The history leaves open a crucial question of causality. Did government policies during the 1940s and 1950s drive the expansion of private sector health insurance, or did the expansion of that insurance drive the change in government policies?8 As the CRS has pointed out, "the historical argument about the importance of tax and regulatory policies may be overstated. Enrollment in group plans expanded steadily from 1939 onwards, starting prior to the tax ruling and regulatory changes."9
The accidental version of the health exclusion story is really a normative judgment dressed up as a historical fact. Politico, for instance, recently described the provision as "a vestige of the World War II era." And that's probably true, in the same sense that the modern income tax is a vestige of the war, too.
And in fact, the war was crucial to the creation of the health insurance preference. But as the CRS has noted, the ascendance of employer-provided health insurance actually began in the 1930s, when Franklin Roosevelt's New Deal changed the way Americans thought about government, business, and economic security.
Yale University historian Jennifer Klein has made that point convincingly in her influential work on private sector employee benefits:
As a result of New Deal legislation, the national government, for example, would directly intervene in financial, agricultural, housing, energy, and labor markets. The state entered the formerly insular employment realm and compelled employers to pay minimum wages, old-age pensions, and unemployment compensation and to recognize unions and maximum-hours restrictions.10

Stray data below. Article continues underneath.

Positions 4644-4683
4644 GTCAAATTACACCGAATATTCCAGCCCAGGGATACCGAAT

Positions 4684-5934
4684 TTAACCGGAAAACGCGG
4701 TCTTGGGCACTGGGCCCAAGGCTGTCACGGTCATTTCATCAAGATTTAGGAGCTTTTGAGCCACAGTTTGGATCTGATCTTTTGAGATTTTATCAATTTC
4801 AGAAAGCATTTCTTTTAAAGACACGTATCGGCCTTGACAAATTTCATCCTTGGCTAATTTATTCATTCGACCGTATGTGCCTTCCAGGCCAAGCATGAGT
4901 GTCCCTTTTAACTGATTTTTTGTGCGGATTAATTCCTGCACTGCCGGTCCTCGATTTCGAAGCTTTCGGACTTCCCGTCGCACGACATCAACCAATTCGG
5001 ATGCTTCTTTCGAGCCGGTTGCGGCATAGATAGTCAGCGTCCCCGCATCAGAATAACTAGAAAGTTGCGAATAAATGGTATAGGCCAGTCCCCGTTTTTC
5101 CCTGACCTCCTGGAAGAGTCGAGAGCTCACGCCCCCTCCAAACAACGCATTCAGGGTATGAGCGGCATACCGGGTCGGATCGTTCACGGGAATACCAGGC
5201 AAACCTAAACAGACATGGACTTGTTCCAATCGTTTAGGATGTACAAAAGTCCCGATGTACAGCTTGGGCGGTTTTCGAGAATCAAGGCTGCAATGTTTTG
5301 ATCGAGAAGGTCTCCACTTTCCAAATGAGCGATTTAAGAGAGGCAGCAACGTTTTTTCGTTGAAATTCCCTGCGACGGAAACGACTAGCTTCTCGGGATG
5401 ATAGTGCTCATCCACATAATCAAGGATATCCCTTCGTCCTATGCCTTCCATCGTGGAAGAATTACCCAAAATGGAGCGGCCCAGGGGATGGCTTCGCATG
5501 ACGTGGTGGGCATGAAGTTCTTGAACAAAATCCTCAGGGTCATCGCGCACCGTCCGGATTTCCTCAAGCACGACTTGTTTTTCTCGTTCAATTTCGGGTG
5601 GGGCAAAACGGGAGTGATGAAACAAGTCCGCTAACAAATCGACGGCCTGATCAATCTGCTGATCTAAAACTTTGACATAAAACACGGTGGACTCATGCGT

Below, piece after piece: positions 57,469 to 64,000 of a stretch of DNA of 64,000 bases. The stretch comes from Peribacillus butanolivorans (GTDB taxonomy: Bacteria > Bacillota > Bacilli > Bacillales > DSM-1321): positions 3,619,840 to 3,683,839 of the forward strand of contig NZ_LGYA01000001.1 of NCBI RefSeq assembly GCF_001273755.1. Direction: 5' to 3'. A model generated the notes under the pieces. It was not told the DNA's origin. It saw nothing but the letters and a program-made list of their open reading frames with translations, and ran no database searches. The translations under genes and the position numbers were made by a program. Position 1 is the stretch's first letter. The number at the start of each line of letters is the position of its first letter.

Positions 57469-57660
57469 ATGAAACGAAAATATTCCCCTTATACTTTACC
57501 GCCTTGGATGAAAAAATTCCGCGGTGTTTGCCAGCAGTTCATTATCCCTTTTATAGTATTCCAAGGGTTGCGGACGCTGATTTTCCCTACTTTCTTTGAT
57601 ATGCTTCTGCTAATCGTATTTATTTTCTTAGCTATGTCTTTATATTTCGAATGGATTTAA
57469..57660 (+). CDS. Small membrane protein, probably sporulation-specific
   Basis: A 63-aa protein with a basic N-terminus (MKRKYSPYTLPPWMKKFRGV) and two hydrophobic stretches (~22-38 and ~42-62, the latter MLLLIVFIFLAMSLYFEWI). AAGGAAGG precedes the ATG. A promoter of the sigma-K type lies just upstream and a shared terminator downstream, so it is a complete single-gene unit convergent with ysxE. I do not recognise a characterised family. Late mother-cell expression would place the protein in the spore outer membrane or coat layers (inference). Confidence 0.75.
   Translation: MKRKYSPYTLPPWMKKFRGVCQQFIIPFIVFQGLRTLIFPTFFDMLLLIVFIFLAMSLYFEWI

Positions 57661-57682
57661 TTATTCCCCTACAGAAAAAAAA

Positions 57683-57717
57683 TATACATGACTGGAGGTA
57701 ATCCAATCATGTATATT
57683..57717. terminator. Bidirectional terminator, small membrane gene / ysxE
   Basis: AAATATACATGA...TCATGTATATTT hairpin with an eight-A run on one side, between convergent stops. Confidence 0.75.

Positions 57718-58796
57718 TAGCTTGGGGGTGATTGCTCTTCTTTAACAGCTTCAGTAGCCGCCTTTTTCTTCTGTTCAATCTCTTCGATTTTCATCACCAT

Those state actions encouraged labor unions and other social groups to pursue health benefits for their members, Klein says. Indeed, those groups were the driving force in the transformation of healthcare then underway. Klein acknowledges that the war was important, but it was not the sole or even the primary factor in shaping this transformation. "It was the New Deal's promotion of security that impelled labor to seek new health benefits for its members -- not the War Labor Board and not wartime tax breaks," she writes.
So the bottom line is this: The war did prove pivotal in the creation of the health insurance tax expenditure. But employer-provided health insurance was already on a roll in the early 1940s, and the NWLB decision and 1954 tax preference just accelerated that process. The United States was moving toward a system of employer-provided benefits for a variety of reasons in the prewar years, not least the wholesale reconceptualization of labor relations that flowed from the New Deal. It seems likely -- or at least very possible -- that the impulse to make those benefits nontaxable might well have carried the day even absent wartime wage and price controls.
1 Bob Lyke, "The Tax Exclusion for Employer-Provided Health Insurance: Policy Issues Regarding the Repeal Debate," RL34767, CRS (Nov. 21, 2008), at 7, Doc 2008-25439 , 2008 TNT 234-18 .
3 Beth Stevens, "Blurring the Boundaries: How the Federal Government Has Influenced Welfare Benefits in the Private Sector," in The Politics of Social Policy in the United States 133 (1988).
5 Id. at 134.
6 Id. at 135.
7 Leonard Burman, "The Tax Treatment of Employment-Based Health Insurance," Congressional Budget Office (Mar. 1994) at 5, Doc 94-3339, 94 TNT 59-4 .
8 Lyke, supra note 1, at 9.
9 Id. at 10.
10 Jennifer Klein, "The Politics of Economic Security: Employee Benefits and the Privatization of New Deal Liberalism," J. Policy History 34 (Jan. 2004).
END OF FOOTNOTES